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Nisker to Look After Army Guard's Warrant Officers 
Chief Warrant Officer 5 Gary Nisker accepts a saber from Maj. Gen. Carpenter during a change of responsibility ceremony. 
Maj. Gen. Raymond Carpenter, acting director of the Army National Guard, hands a saber over to Chief Warrant Officer 5 Gary Nisker during a change of responsibility ceremony at the Army Guard Readiness Center in Arlington, Va., Feb. 25, 2010. Nisker took the position of Command Chief Warrant Officer of the Army Guard. (U.S. Air Force photo by Master Sgt. Mike R. Smith, National Guard Bureau) (Released) download hi-res photo
National Guard Bureau 
By Air Force Master Sgt. Mike R. Smith 
ARLINGTON, Va., Feb. 26, 2010 
He represents a small percentage of the force, but as the new command chief warrant officer of the Army National Guard, Gary Nisker, has the huge task of looking out for the interests of the corps.

A 38-year veteran of the U.S. Army, Nisker serves as the primary advisor to the director of the Army Guard on issues that relate to the Guard's warrant officer corps of 9,000. They make up roughly 2.5 percent of the Army Guard's 350,000 Soldiers, and they are highly regarded for their abilities as technical managers, trainers and leaders.

"I'm absolutely confident that we got the right guy for the job," said Maj. Gen. Raymond Carpenter, acting director of the Army National Guard, who handed a saber over to CW5 Nisker during a change of responsibility ceremony Feb. 25 at the Army Guard Readiness Center in Arlington, Va.

"This is indeed a tremendous honor," said Nisker. "I have gone much further than I ever envisioned possible."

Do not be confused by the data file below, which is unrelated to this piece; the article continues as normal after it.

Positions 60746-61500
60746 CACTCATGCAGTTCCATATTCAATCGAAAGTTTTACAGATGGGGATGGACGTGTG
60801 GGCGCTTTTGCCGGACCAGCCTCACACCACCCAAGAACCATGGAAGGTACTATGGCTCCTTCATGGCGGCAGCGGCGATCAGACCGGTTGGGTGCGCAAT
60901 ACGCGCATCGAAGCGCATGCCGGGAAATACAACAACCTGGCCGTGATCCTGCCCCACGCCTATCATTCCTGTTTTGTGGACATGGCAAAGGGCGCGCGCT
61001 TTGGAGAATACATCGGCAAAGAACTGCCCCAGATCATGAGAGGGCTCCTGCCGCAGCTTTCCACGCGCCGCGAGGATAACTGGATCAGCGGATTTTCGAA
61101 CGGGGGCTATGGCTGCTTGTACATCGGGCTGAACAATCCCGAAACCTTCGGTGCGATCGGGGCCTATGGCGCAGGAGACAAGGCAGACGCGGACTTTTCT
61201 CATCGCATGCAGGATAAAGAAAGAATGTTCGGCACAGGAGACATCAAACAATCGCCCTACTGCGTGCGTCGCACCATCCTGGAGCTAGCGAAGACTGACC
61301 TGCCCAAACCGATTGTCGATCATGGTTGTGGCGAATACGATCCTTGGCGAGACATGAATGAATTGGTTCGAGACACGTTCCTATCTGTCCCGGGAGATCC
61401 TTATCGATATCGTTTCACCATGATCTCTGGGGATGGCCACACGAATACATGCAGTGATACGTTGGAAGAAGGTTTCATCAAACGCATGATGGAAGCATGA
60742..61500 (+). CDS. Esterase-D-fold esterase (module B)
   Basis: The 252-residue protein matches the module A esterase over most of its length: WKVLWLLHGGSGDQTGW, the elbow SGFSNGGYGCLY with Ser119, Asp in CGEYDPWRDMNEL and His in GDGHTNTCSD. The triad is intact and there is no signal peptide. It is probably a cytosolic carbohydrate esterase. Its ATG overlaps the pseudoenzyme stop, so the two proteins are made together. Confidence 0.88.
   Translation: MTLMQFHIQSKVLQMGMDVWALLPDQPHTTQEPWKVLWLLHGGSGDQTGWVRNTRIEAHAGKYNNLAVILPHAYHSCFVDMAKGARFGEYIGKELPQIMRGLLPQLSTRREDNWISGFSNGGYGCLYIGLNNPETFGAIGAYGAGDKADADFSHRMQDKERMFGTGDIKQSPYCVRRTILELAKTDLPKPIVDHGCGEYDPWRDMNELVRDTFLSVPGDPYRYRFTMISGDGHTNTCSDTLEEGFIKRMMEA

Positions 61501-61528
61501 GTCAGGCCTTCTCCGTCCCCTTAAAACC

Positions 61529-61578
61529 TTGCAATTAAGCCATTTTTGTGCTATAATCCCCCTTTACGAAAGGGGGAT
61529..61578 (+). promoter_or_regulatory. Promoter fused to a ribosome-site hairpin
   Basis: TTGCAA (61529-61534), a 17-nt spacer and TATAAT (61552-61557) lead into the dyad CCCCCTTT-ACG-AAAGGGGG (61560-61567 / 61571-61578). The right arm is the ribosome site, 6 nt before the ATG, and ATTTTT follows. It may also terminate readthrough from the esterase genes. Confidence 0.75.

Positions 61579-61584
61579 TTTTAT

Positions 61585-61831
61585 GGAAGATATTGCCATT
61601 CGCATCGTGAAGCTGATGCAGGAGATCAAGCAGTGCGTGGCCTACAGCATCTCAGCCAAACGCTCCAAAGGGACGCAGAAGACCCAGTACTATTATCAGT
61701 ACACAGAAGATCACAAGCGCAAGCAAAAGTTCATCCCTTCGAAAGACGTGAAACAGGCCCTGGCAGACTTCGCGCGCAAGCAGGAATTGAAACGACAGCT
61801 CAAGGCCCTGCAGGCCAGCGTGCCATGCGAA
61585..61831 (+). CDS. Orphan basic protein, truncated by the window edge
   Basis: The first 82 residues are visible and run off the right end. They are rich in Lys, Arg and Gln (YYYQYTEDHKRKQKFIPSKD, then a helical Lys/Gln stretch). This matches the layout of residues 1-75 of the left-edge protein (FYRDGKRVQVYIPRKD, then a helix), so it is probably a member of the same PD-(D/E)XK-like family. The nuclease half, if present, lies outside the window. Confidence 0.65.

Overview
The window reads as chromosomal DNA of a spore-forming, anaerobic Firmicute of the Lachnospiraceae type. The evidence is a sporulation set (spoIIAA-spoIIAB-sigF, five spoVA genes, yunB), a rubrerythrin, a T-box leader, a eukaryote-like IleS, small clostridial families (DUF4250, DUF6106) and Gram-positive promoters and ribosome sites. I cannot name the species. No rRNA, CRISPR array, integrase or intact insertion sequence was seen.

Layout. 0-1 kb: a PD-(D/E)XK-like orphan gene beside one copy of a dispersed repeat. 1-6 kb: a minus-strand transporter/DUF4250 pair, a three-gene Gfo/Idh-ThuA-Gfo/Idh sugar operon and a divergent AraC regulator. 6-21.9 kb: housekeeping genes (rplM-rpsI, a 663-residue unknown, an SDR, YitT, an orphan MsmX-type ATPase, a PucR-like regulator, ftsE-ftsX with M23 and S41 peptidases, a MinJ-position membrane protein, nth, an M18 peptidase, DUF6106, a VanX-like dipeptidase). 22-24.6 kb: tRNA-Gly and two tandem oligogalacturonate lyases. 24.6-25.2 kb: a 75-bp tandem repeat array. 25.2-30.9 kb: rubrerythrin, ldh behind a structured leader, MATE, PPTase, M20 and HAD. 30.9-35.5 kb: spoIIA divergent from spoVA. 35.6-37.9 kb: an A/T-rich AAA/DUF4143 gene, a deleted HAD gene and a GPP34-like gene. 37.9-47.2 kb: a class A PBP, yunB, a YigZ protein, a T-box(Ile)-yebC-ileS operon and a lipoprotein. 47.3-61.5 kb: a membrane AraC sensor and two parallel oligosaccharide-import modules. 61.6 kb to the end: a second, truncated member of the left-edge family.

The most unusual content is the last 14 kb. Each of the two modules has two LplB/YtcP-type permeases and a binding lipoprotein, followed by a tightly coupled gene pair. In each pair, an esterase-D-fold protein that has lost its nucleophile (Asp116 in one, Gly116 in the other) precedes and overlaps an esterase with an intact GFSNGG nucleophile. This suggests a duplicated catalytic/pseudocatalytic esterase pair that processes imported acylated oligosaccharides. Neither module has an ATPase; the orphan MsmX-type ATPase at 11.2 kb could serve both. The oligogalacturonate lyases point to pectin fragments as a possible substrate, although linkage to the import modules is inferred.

Having his finger on the pulse of thousands of warrant officers is not a task all his own. The Warrant Officer Senior Advisory Council, consisting of the command chief warrant officers in the 54 states and territories, keep Nisker up-to-speed as a direct line of communication to the Army Guard director.

"I still need to get out and touch the warrant officers in the field, and ask them how they are, what's right, what's wrong and how we can make them more viable to the missions," he said. "I try to get out as much as I can to do that."

Roughly 48 percent of the Army Guard warrant officers are helicopter pilots; the remaining 52 percent are assigned to about 40 different careers, ranging from Special Forces to network managers to food services.

“[They are] the tactical and technical experts in a specific field," said Nisker.

He said a large percentage of aviators are now eligible to retire, but choose to stay in as long as possible because they enjoy their service.

Nisker's own career included multiple deployments and assignments, which eventually led to the cockpit.

His father, an Air Force C-124 Globemaster II aviator, was killed in Vietnam when Nisker was 11 years old. Despite that, he’s wanted to be a pilot since childhood.

In 1972, Nisker joined the Army and followed multiple assignments on the advice of career managers that they would eventually lead him to flight school. Just as he was about to get out of the military in 1978, he was offered his first aviation assignment with the 25th Infantry Division (Light) divisional air cavalry squadron in Hawaii. He flew the OH-58 Kiowa, the AH-1 Cobra and the UH-1 Huey helicopters.

After Hawaii, he had consecutive rotations at Camp Humphries in Korea.

Nisker's last regular Army assignment was with the VIP flight detachment at Libby Army Airfield in Fort Huachuca, Ariz., where he was an airfield maintenance officer and deputy airfield commander.

He then joined the California Army Guard in 1985. Since that time, he has served in aviation management, operations, systems and other positions for the Guard.

In 1994, Nisker accepted an assignment at the National Guard Bureau. He then served as West Virginia's command chief warrant officer and returned to NGB as an executive officer.